In India, summers are hot and dry with daytime temperatures around 41 °C and nights no lower than 29 °C. That is why local architecture features elements, like courtyards, large overhangs, water bodies, etc., that focus on withstanding heat. In the country’s hot, arid zones, thick, windowless walls are used to keep out the sun’s heat, while courtyards ensure ventilation and fountains provide evaporative cooling to keep interior spaces cool in the hot summers.
Aptly named Cool House, a cleverly designed residence has been developed by Indian studio Samira Rathod Design Atelier as a direct response to the context, geography and climate of its site in Bharuch, a city in Gujarat in western India where an extremely hot and arid summer climate prevails. The building was designed as a funnel that channels all of Bharuch’s wind into the house, making it a cool, comfortable haven to live in.
The house is designed like a box, rather inward-looking with windows and courtyards that start on the first floor and puncture the elongated rectilinear volume. This allows to draw breezes through the building to ventilate the entire house during the hot summer months and diffuse the sharp light. Besides, one of the courtyards contains a shallow pool that cools the warm breezes before they enter the house. A traditional perforated screen called a jali is incorporated into the adjacent wall to filter the light and air that passes through.
In another courtyard, situated on the opposite side of the house, there are trees that are placed there to provide one of the courtyards contains a shallow pool that cools the warm breezes before they enter the house. To protect the interior from heat, the external walls are built intentionally thick.
Commissioned to build a residential house in Gujarat, India, multidisciplinary studio Design ni Dukaan discovered that the client was absolutely disinterested in how the house would look from the outside. This resulted in an inside-out approach to the design, wherein the experience of space from within took precedence over the external form. The design features undulating enclosing walls as a “second skin” informed by the spaces within.
Two concrete walls curve towards a main entrance that is covered by a concrete canopy and leads to a central courtyard space. The kitchen, formal living and dining room, secondary kitchen and dining room, two main bedroom suites and three additional bedroom suites are arranged around this central open space.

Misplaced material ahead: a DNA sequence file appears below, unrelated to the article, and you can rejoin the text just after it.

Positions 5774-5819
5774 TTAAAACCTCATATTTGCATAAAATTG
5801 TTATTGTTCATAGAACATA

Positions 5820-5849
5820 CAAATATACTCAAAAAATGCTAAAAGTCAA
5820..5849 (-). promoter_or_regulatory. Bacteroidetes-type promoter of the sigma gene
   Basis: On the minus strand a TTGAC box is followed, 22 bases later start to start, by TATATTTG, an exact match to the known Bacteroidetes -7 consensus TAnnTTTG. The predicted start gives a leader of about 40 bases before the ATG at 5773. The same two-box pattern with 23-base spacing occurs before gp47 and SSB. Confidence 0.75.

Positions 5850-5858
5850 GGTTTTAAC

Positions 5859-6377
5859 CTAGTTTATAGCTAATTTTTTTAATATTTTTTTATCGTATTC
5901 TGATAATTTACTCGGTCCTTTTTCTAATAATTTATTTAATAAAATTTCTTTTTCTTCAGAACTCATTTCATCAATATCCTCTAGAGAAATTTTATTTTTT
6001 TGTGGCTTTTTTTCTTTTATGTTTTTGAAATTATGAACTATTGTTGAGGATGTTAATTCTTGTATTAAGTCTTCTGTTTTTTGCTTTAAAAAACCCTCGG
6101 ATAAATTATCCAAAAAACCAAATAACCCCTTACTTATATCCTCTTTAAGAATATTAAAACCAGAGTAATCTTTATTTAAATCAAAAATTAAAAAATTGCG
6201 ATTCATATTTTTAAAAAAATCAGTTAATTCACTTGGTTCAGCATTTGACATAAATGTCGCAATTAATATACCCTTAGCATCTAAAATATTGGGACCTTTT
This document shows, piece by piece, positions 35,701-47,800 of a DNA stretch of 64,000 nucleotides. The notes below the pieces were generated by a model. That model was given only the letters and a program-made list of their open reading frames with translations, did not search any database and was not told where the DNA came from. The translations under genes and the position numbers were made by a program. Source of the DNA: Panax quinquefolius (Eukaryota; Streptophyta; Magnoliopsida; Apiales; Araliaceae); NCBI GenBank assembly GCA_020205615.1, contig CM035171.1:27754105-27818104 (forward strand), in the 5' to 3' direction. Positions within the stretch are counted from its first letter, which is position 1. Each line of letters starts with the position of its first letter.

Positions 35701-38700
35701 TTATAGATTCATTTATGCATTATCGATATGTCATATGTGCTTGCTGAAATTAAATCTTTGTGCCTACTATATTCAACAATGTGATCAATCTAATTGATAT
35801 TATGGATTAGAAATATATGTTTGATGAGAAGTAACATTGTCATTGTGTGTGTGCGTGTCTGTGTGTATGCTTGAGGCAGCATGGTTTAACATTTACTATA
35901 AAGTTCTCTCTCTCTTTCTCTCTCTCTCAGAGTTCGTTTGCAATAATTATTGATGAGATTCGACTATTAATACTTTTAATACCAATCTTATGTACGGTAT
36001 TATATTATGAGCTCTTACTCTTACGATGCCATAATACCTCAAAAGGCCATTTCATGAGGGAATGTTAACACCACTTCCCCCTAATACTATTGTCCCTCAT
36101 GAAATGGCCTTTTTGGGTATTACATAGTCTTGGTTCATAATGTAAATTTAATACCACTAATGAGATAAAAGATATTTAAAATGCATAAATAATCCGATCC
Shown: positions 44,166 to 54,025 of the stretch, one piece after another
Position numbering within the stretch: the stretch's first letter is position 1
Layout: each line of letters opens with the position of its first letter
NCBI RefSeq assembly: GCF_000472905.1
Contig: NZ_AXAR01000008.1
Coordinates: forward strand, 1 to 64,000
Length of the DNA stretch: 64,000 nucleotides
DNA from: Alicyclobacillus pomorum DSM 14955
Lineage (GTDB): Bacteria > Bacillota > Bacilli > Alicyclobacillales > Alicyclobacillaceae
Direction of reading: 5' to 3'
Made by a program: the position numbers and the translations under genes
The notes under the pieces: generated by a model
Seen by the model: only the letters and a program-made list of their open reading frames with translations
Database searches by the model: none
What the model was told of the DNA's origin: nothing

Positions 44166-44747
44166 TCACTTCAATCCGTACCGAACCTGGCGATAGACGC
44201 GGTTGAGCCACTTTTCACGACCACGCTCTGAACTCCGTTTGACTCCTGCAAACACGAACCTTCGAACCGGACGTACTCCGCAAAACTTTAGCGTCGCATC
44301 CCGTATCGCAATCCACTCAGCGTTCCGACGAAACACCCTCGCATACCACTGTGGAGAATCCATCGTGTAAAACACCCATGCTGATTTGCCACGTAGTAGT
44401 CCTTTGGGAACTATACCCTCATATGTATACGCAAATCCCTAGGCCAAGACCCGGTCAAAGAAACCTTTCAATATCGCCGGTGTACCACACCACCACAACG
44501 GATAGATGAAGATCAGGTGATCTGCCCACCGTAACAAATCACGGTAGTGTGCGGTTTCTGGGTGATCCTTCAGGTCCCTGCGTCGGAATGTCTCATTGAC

The central courtyard lets natural light into the home, while a covered walkway connects the outdoor courtyard and indoor spaces, protecting the interior from the harsh tropical sun and hot winds. An outdoor swimming pool also helps to cool the courtyard during hot summers. Vegetation growing over the backdrop of grey concrete makes the boundaries between inside and outside dissolve. A material palette of textured concrete, white-plastered walls, and Kota stone further merge indoor and outdoor spaces.
Arranged throughout the home are “frames,” including a swing seat placed by a large opening that overlooks the courtyard. At three points in the home, volumes rise above the height of the enclosing wall to second-floor level and accommodate an artist’s loft, attic room for the family’s grandson and a water tank. Those are designed to look like “three sentinels in conversation, floating above a seamless sea of green once the vegetation had reclaimed the concrete.”
Cut Bend Fold Play, a concrete home in Chennai designed by local studio Matharoo Associates, also draws on the courtyard typology typical to the area. Externally, the house comprises a pared down “hollow shell” of board-marked concrete, which wraps around internal courtyards and layered spaces that bring a feeling of spaciousness to its compact urban site measuring 12.5 by 31 metres.
Large voids are carved out from within, bringing in ample light, air and greenery. The largest of these is positioned at the heart of the house and seamlessly extends indoors at ground level – an open flexible floor plate of the home’s living areas.The architects also incorporated into the design principles of Vastu, a traditional Indian system of architecture that dictates the layout and orientation of interior spaces.
The house is accessed via a narrow side passage along its edge, which opens into the double-height lounge and dining space connecting to the courtyard through sliding glass doors. The concrete walls, floor plate and staircase “fold” and “bend” around one another, creating openings that give glimpses of the courtyards as well as overhangs and balustrades. With the ground floor almost completely free of columns, the structure is mostly suspended from above and treated as a continuous concrete plane in three dimensions that encloses and connects the house in a seamless continuum of space.